It looks like the new Microsoft Surface models (the Surface 2 and Surface Pro 2) may be gaining more traction this time around: since its debut at a New York event last week the company has announced that its first run has nearly reached sold-out status in their online store. However dubious some may find their claims, the new features on the Surface 2 may justify the hype. (And to be fair, it is unclear whether stock in other stores, such as Best Buy or even Microsoft’s retails locations, is affected by the pre-order mania).
We’ve written before about the ubiquity of Microsoft Office products and their transition to mobile environments. Admittedly, they’ve been a little slow on the uptake, which created an opportunity for a number of companies to develop software meant to replace these seemingly irreplaceable office tools.
Bunkr is one such of those tools—a new product from a French startup that explicitly wants to be a PowerPoint killer. Whether it can dethrone the reigning champion of the slideshow is a separate question, but it does offer a lot of nifty features if you’re looking for an alternative to Office. For starters, Bunkr looks and feels a lot like PowerPoint. If you’re familiar with using that, making a switch to something new shouldn’t feel that weird. But Bunkr offers a few features that make it stand out. Read More
Back in 2012, Microsoft was working hard to compete with the Apple juggernaut. Unsurprisingly, they threw their hopes into the mobile space, the biggest part of Apple’s business and pretty much universally regarded as the future of computing. They released Windows 8, their first mobile-optimized operating system, and, inspired by Apple’s business model and their own success with the X-Box, they decided to make their jump into computer hardware with the Microsoft Surface—Microsoft’s mobile tablet/computer hybrid.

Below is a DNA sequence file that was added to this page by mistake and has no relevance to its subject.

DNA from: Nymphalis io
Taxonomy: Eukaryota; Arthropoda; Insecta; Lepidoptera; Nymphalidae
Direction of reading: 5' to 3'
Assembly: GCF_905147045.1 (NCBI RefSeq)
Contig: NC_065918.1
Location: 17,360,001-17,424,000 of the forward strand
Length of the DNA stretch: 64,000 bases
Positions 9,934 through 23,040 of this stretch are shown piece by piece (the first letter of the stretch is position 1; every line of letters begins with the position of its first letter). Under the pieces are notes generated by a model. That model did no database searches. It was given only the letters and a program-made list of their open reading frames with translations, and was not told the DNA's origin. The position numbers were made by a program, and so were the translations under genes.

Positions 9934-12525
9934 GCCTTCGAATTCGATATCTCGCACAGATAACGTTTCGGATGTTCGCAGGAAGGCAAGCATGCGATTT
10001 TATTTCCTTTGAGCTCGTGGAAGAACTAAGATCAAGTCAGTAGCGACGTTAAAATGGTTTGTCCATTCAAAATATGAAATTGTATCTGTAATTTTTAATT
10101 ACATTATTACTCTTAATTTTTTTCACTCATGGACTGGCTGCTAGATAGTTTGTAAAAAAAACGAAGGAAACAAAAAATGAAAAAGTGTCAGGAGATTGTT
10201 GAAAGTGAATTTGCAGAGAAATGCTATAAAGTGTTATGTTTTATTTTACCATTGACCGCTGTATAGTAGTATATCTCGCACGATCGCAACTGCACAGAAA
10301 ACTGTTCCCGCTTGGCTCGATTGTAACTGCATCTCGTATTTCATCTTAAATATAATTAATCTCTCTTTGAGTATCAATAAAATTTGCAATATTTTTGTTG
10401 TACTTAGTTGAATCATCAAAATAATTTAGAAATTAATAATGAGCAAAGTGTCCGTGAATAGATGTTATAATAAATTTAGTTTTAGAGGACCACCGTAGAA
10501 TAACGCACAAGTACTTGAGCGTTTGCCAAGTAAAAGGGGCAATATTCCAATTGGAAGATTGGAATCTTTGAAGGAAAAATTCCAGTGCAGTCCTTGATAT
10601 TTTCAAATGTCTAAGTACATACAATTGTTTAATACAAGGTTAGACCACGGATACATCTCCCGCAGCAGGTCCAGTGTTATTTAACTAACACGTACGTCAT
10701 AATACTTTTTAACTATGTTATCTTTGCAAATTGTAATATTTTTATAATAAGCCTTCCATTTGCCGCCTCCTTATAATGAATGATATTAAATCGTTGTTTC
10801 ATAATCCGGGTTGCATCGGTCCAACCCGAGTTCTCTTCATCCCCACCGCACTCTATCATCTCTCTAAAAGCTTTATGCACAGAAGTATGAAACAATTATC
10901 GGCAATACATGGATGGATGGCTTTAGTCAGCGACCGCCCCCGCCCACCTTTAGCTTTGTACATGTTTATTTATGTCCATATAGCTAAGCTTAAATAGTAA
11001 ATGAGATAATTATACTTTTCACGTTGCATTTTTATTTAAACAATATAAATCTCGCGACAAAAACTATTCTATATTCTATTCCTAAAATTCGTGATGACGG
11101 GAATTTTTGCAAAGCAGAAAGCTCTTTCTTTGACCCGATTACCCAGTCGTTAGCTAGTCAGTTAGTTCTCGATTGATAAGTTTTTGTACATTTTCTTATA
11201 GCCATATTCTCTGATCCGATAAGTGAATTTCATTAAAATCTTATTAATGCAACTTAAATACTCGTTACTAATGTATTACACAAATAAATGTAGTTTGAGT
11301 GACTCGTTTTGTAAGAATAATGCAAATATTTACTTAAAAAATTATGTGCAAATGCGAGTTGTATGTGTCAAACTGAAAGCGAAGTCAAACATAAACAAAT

There was a lot of hype surrounding the release of the Surface, and it was hoped that it would catch on as powerfully as the iPad and reinvigorate the flagging company. It’s been about a year, however, and it looks like the Surface, which we thought was pretty good, didn’t quite live up to the hopes of either consumers or Microsoft. Read More
On the heels of its June release of Office for iPhone, yesterday Microsoft made its venerable Office product line available for Android phones. It’s been a sticking point for mobile professionals that the most common word processing, spreadsheet, and slideshow programs were inaccessible on the most common mobile devices. But now we’re able to have Word, Excel, and Powerpoint with us on the go.
Sort of. Despite the ubiquity of smart phones the last few years, Microsoft didn’t make its most popular applications available for a good (to Microsoft) reason: until now, Office products were only available on Windows phones, and Microsoft had hoped that the popularity of those applications would drive users to phones that used their operating system.
And even though Microsoft has finally offered Office on different platforms, they’re still banking on the popularity of Office to pull users further into the Microsoft experience. For one, these aren’t exactly stand-alone applications. Unlike their Windows Phone or Windows 8 counterparts, they require a Microsoft 365 subscription.
And while you can email attachments, syncing and cloud storage is only available through Microsoft’s SkyDrive or SharePoint. Finally, these apps are only supported for the iPhone and Android Phones– there’s no comparable support for iPads and Android Tablets.
Of course, the news isn’t all bad. While you can’t create new documents with the iPhone or Android Office (also unlike their Windows Phone or Windows 8 counterparts), you can edit existing Word, Excel, and PowerPoint files online through the Microsoft services and offline. The editing capabilities for Excel seem especially robust. Check out some of these features from the Microsoft Office for iPhone help: